Lessons we can all learn from Israel's cyber commandos

Lessons we can all learn from Israel's cyber commandos.

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Every community struggles to prepare its people for digital citizenship, so it's worth learning from the best trainers.

There is much to be learned from Israel, which is brilliant at managing scarce resources, human or otherwise. Its tiny population of 8.6 million people is so IT literate that it attracts a fifth of all the world's 'smart money', the most genuine endorsement there is. In 2019 its Cyber start-ups were awarded $1.8 billion of venture capital, says YL Ventures and its skills base in fintec attracted $1.4 billion.

Meanwhile every other nation in the West struggles to generate interest in IT careers, and there will be 1.8 million cyber security jobs unfilled by 2022, according to the US Center for Cyber Security and Education. This is puzzling, given the rich rewards and the high drama of the job. Why pay good money for a shoot 'em up app when you can blast Phishers and trap Hackers all day and get handsomely rewarded?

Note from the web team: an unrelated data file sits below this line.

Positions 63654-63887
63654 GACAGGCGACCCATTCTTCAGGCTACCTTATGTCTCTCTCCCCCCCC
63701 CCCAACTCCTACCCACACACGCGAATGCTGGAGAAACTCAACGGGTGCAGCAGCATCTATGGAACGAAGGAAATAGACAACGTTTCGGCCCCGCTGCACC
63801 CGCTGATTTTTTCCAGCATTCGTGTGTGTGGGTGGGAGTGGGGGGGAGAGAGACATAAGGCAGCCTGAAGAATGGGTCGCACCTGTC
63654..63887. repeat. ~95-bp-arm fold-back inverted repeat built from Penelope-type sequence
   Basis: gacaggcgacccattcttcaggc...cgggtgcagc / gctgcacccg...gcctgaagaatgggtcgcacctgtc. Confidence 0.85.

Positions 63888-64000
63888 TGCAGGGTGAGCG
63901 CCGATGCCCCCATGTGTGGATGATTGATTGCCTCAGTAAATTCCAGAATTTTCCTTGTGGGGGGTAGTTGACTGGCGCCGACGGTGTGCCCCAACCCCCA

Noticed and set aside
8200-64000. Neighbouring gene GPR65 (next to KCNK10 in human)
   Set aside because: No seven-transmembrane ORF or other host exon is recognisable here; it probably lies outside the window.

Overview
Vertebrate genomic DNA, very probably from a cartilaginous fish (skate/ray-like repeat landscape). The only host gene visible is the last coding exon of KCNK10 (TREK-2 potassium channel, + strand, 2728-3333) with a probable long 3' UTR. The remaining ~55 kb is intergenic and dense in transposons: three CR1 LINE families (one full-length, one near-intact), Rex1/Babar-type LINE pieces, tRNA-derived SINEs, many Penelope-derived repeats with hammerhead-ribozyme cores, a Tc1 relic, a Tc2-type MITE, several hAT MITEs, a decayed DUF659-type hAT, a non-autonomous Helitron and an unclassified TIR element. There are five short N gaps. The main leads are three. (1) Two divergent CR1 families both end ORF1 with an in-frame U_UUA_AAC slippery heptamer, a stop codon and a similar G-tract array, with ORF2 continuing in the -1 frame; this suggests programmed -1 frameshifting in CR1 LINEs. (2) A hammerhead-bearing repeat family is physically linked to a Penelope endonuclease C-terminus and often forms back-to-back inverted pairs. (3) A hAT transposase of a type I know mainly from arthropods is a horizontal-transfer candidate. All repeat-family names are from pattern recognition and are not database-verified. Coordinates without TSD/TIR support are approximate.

You can only conclude that our recruitment and training is failing badly. In Britain there are many 'leafblowers' in public life: they blow air and make a lot of noise but all they do is move the problem around. Witness this typically ham-fisted attempt at recruitment in the UK, which only managed to upset the population they were trying to win over.

What practical lessons can we learn from Israel?

Children in Israel learn to code at primary school. Then there's the special boarding schools they provide for techie teens - but these are an exception. Every Israeli interviewed below equates their success with one thing: their time in national service. However, conscription into the Israeli armed forces isn't an option for most of us - and it might not be universally popular (my daughter would be furious). But is it worth a recce into the Israeli camp to see if we can steal their secrets and adopt them?

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